Get variables for environment per API


is there a way to get the variables for a release and environment over the API?

I want to get the variables from the TEST environment and from the PRODUCTION environment and diff them.
This way I want to find variables that are expected to be set per environment, but have not been.


Hi Georg,

Thanks for getting in touch! There sure is, if you use the .NET Client library, you can get them via:

var project = repository.Projects.FindByName("My Project");
var set = repository.VariableSets.Get(project.Id);
var variables = set.Variables

You can also use Octoposh from powershell.

Using the raw api, first find the project in and find the Variables element under Links. That will give you the url of the variable set.

Alternatively open the dev tools in the browser and capture the request when you open the variables page in the web UI.

Hope that helps!

Robert W

But these are not per environment, are they?

Hi Georg,

I’m not sure what you mean “per environment”, could you expand on what you mean by that? The returned variables should contain the scope of each variable, so you can filter out those variables that apply to other environments.

Robert W

And how does one use the scope object? I have 0 idea what key/value pair i’m looking for and so far the ‘documentation’ is 0 help.

Hi Georg,

The Scope property contains an Environment property with an array of environments that a variable applies to. If the Environment property does not exist, it applies to all environments.

The following script will find the names of variables that are scoped to Test, and all the names of variables scoped to Prod. It then finds those in the test set, but not prod set. Also included is a list of all variables scoped to Prod or all environments that may fit what you require better.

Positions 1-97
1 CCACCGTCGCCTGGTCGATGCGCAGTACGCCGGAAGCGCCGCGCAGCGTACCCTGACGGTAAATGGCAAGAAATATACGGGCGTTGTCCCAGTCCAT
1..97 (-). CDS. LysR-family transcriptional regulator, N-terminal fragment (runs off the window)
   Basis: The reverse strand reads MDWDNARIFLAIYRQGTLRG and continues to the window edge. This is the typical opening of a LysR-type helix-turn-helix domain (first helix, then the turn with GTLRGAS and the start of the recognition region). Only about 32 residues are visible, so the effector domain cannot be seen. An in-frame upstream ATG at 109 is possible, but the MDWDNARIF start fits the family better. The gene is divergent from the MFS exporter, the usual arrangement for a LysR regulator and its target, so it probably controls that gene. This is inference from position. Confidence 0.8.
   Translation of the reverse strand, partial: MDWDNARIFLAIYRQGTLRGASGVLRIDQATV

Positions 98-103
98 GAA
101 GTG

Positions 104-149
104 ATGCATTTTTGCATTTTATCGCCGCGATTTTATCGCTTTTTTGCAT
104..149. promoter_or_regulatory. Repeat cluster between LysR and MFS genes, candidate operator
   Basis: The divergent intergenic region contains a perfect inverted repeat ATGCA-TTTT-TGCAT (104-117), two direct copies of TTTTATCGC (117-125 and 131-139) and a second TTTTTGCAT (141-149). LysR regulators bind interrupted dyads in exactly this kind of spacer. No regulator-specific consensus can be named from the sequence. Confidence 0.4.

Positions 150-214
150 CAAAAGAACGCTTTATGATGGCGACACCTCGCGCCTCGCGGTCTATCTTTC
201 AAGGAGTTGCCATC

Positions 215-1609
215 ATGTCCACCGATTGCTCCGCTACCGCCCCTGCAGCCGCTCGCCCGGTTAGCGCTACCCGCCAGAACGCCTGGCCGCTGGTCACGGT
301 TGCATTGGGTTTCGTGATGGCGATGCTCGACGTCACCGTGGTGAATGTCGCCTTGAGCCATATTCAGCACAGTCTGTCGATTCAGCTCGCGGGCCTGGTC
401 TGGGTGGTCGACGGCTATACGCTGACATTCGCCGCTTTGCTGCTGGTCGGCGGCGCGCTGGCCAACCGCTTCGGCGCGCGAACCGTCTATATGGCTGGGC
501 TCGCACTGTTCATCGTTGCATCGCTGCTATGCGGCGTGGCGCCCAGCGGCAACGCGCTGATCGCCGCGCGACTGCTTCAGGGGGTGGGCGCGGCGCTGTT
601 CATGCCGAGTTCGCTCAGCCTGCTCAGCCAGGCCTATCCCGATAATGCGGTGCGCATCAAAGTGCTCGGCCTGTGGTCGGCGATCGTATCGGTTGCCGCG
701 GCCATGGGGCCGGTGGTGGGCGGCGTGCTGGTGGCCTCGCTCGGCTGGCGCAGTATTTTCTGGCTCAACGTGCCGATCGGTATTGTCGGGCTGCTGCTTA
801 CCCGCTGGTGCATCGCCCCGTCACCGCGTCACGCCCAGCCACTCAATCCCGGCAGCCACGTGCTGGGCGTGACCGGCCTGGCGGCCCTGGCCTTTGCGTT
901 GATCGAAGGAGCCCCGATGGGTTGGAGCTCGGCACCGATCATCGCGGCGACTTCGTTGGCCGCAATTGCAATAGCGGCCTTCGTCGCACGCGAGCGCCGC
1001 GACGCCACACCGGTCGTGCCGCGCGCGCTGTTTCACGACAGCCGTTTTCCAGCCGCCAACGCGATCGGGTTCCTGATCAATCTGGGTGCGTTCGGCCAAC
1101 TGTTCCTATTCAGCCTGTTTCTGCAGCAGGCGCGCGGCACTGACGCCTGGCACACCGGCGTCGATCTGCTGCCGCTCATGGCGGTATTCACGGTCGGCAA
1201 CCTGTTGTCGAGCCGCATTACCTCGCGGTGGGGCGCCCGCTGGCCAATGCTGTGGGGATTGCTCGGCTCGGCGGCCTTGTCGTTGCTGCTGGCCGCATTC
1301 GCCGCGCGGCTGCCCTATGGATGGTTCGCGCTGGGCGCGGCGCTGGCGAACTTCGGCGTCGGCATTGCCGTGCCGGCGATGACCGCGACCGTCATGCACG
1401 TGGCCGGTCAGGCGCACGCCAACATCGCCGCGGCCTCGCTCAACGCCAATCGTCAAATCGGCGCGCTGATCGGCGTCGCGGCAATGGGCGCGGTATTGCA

var project = repository.Projects.FindByName("My Project");
var set = repository.VariableSets.Get(project.VariableSetId);

var testEnvironment = set.ScopeValues.Environments.First(e => e.Name == "Test").Id;
var prodEnvironment = set.ScopeValues.Environments.First(e => e.Name == "Prod").Id;
var testScopedVariables = set.Variables
        .Where(v => v.Scope.ContainsKey(ScopeField.Environment) && v.Scope[ScopeField.Environment].Any(e => e == testEnvironment))
        .Select(v => v.Name);
var prodScopedVariables = set.Variables
        .Where(v => v.Scope.ContainsKey(ScopeField.Environment) && v.Scope[ScopeField.Environment].Any(e => e == prodEnvironment))
        .Select(v => v.Name);

var prodAndUnscopedVariables = set.Variables
        .Where(v => !v.Scope.ContainsKey(ScopeField.Environment) || v.Scope[ScopeField.Environment].Any(e => e == prodEnvironment))
        .Select(v => v.Name);

var unset = testScopedVariables.Except(prodScopedVariables, StringComparer.InvariantCultureIgnoreCase);

Hope that helps

Robert W

1 Like

Thanks Robert,

I didn’t have time to wait for an answer so I found out most of what you sent via brute force. This would’ve saved me a good deal of time (not your fault on the timing). This isn’t the first time some api examples have been created for your forum questions that would be useful for others. Why aren’t y’all adding these to your documentation. A simple copy/paste of this to an ‘examples’ section would be a big help for all of us banging away at the api. I love octopus and the api – once you can find the right bits – has really helped us automate our environment creation/deployment; but the api is an absolute nightmare to navigate and much of it makes little sense – even after you find out how to use it.

Take care,

1 Like

Hi Greg,

Thank you for the feedback. We do have a API documentation and samples site that covers most of the API, but I do see that Variables are not properly documented. We are planning on creating better API documentation and discover-ability this year.

Robert W